Would "Totally Be Willing" To Shut Government Over Wall Funding: Trump

Democrats have refused to support Trump's border wall, which was a major part of his 2016 election platform, but have backed other border security measures.

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Would 'Totally Be Willing' To Shut Government Over Wall Funding: Trump

Trump has not followed through on previous threats to shut down the government over wall funding.


Washington: 

U.S. President Donald Trump said he would "totally be willing" to shut down the federal government unless Congress authorized $5 billion to fund his long-promised wall along the U.S. border with Mexico, according to a Politico interview published on Wednesday.

Trump also told the news outlet, in the interview conducted on Tuesday, that the $5 billion request would pay for physical barrier alone, and that additional funding would be needed for other border security measures.

In a separate interview with the Washington Post on Tuesday, the Republican president said that if Congress does not fund the wall he might try to get it done another way. He referred to his ordering of U.S. troops to the border in October to install "barbed wire and fencing and various other things."

U.S. lawmakers must act to pass a spending bill by Dec. 7 to fund some government agencies, including the Department of Homeland Security that oversees the border and immigration.

Trump has not followed through on previous threats to shut down the U.S. government over the border wall funding. But with his fellow Republicans set to lose control of the House of Representatives in January following Democrats' gains in elections this month, Trump's comments have raised concern that this time he may not back down.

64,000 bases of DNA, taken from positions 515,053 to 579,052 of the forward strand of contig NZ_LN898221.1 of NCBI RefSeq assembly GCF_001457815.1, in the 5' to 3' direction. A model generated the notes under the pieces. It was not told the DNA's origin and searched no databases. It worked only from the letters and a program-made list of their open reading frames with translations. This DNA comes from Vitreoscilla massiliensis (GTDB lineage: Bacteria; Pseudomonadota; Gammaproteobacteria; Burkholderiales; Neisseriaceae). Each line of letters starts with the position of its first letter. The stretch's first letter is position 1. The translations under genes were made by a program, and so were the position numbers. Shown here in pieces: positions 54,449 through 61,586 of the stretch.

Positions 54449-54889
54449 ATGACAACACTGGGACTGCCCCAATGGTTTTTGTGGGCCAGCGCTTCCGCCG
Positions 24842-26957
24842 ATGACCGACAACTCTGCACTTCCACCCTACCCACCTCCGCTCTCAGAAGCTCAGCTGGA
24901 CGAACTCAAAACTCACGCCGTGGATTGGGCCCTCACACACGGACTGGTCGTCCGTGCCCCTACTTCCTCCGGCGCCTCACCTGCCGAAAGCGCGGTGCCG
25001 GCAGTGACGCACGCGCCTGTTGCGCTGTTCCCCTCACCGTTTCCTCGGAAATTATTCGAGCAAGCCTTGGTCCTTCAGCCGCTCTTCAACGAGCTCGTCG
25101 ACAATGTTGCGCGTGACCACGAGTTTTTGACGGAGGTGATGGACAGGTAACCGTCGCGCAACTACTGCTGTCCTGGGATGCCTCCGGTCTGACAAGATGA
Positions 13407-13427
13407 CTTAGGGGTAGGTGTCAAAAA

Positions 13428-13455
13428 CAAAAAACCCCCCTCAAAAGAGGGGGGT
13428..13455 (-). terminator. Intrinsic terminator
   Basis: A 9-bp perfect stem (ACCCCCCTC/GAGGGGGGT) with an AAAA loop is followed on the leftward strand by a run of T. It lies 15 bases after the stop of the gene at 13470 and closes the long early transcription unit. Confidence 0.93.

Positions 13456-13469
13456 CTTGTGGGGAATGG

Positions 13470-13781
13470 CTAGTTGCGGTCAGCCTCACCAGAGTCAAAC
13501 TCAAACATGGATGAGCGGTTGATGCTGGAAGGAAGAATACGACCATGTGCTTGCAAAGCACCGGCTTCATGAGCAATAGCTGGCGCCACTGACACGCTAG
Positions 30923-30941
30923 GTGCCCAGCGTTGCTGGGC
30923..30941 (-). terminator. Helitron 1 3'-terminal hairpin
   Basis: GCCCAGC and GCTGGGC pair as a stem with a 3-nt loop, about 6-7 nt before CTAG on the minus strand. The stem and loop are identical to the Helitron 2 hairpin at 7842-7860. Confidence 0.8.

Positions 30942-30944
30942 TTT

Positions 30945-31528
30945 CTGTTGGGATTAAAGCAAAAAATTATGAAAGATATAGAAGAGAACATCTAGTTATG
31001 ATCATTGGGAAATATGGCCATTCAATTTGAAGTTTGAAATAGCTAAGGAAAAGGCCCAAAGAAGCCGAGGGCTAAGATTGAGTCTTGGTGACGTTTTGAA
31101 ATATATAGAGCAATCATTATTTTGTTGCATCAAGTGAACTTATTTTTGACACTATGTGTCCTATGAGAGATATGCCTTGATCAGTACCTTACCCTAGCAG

Republicans will maintain their control of the Senate next year but still need some Democratic support to pass spending legislation.

Democrats have refused to support Trump's border wall, which was a major part of his 2016 election platform, but have backed other border security measures.

Trump told Politico on Tuesday that he saw little need to work with Congress over immigration reforms to address the roughly 700,000 so-called Dreamers, young adults who were brought to the United States illegally as children.

Instead, he said he wants to see first how court challenges play out over an Obama-era program that allowed Dreamers to stay in the country.

If the courts ultimately rule against the program, then he would be willing to negotiate over "border security and everything else," he told Politico.

Legislation to protect the Dreamers has so far failed to pass Congress.

 



(Except for the headline, this story has not been edited by NDTV staff and is published from a syndicated feed.)


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